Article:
Be that diamond in the rough they’re looking for.

Interviewers often speak to several candidates for a position before narrowing their selection and presenting an offer to the most desirable candidate. Through the process, the interviewer hopes to stumble upon that needle in the haystack. When this happens, it's a huge relief, given that it can take months for an organization to fill a position. In a study from Bersin by Deloitte, it took an average of 52 days for companies to fill a position in 2015, and for some companies, it takes even longer.

In your ideal world, you're that "diamond in the rough," or maybe you're simply the candidate that stood out the most amongst other qualified candidates. Either way, when you were asked how you would describe yourself, you knew how to use strong words and vocabulary to answer the question. Sure, you told the interviewer what they wanted to hear, but you did it from a place of authenticity, integrity and thoughtfulness. As a result, you landed the job.

If you want this story to define you, it's important to consider the language and vocabulary you use to answer how you would describe yourself during an interview.  

Show you represent the top qualities they’re looking for.

Below, I've outlined some of the top qualities interviewers look for and the type of response that speaks to those qualities when asked how to describe yourself.

I am a/an...


"Once I'm clear what the task or project is, I'm good at figuring out the best way to accomplish it."

Team Player

"I believe there is value in collaboration. Often, two minds are better than one, and as such, working in a team with a collaborative spirit is important when the need arises."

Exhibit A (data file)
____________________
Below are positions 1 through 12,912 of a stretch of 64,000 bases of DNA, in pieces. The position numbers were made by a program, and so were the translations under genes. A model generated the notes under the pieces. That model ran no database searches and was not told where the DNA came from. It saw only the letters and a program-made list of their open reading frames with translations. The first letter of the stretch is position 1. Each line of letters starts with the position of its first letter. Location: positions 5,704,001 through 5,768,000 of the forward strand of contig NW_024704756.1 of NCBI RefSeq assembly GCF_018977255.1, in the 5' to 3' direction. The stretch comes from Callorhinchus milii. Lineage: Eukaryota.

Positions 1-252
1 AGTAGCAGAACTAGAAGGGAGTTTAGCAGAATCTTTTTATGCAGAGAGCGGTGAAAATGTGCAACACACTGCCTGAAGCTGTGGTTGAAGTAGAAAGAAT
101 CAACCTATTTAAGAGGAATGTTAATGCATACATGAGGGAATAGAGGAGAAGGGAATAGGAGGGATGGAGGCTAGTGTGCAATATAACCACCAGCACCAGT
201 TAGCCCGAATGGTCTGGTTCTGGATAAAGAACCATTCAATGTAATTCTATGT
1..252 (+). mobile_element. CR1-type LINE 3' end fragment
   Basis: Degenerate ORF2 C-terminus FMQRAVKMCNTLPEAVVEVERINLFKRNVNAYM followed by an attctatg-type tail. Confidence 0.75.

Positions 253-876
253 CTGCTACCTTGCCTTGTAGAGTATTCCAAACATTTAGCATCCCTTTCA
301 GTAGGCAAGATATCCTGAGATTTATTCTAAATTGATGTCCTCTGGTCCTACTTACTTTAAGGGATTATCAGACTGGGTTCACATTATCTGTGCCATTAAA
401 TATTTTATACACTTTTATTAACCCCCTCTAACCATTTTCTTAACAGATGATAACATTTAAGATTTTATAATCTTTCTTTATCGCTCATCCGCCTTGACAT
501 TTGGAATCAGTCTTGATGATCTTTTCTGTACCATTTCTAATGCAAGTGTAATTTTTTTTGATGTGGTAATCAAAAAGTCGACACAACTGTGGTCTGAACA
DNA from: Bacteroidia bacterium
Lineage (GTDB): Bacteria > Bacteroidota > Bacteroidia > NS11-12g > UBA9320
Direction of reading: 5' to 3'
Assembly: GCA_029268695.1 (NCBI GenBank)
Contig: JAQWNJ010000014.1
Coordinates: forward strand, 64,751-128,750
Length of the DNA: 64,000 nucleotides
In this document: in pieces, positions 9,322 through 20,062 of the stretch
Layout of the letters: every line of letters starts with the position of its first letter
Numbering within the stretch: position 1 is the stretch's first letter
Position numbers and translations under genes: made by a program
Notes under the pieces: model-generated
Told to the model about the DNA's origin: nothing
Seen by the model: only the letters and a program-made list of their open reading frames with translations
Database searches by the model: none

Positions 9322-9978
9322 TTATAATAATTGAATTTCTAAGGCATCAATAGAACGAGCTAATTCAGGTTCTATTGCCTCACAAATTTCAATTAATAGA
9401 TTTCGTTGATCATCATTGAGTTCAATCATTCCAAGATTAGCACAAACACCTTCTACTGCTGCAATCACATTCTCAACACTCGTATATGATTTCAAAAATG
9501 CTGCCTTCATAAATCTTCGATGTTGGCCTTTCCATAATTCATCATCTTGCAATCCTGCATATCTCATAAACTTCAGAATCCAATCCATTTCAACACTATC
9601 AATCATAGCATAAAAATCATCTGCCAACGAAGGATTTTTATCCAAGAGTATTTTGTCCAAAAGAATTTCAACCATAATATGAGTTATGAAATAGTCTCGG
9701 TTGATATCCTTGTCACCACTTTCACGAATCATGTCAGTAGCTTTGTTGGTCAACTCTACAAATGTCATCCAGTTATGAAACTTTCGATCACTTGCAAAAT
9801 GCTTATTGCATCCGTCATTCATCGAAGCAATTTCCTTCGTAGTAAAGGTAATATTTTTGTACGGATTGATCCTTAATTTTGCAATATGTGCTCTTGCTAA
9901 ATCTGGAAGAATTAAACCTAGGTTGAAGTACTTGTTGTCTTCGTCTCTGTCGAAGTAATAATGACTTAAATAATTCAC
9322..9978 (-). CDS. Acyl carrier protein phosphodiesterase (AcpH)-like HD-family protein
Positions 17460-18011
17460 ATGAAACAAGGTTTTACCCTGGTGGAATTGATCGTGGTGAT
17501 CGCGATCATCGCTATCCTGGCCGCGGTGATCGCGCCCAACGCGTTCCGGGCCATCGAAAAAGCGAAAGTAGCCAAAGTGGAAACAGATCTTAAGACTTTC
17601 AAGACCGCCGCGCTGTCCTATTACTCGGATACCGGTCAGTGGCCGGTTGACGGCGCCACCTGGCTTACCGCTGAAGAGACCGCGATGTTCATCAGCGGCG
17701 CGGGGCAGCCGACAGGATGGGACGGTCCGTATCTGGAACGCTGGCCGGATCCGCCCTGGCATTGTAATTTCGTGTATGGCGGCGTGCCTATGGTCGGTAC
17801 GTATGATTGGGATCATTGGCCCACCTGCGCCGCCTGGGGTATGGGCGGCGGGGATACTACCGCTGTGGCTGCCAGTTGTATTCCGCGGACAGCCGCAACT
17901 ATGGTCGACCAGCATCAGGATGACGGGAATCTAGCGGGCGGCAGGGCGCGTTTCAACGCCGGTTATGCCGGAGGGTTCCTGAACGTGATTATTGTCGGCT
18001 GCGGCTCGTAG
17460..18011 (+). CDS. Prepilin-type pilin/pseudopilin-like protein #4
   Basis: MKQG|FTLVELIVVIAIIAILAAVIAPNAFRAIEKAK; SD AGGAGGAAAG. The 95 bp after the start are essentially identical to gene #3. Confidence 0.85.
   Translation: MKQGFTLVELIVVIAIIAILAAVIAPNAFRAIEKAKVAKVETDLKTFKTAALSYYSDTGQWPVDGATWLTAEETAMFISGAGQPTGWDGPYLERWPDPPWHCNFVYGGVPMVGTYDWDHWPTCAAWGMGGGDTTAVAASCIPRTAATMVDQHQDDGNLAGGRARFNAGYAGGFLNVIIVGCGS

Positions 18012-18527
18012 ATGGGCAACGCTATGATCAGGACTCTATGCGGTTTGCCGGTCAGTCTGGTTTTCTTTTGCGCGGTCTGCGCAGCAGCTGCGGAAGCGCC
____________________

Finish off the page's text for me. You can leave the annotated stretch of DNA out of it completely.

"I like to evaluate current procedures and processes when possible to identify any foreseeable issues or concerns. I find that being proactive in a situation, when possible, it much better than being reactive. Also, when I'm proactive in planning for a project, and the needs arises to react to a situation, it's much easier to move to a Plan B when there is a solid Plan A in place."

Strong Personal Values

"Integrity and authenticity are important to me. I do what I can to continue to improve and be the best I can be at whatever I do."

Community Focused

"I look for growing opportunities for the group, as I find this presents with the best long-term results."

Revenue Focused

"I am confident in my ability to produce results. Of course, situations happen when the results aren't ideal, and when that happens, I do my best to tip the hat in the positive direction."


"Long-term results require making decisions efficiently and decisively, even when it's difficult."


"By taking responsibility for my actions and results, I have the option to make the choices necessary for a better outcome or results the next time around. Pointing fingers or playing the blame game is not productive and can even set the team back."

Excellence Driven

"Not only do I aim to meet expectations, but I am often one to exceed my employer's expectations."

Leadership Focused

"I don't let tough situations control me. Instead, I evaluate them and decide the best way to approach the situation for the best result at the moment."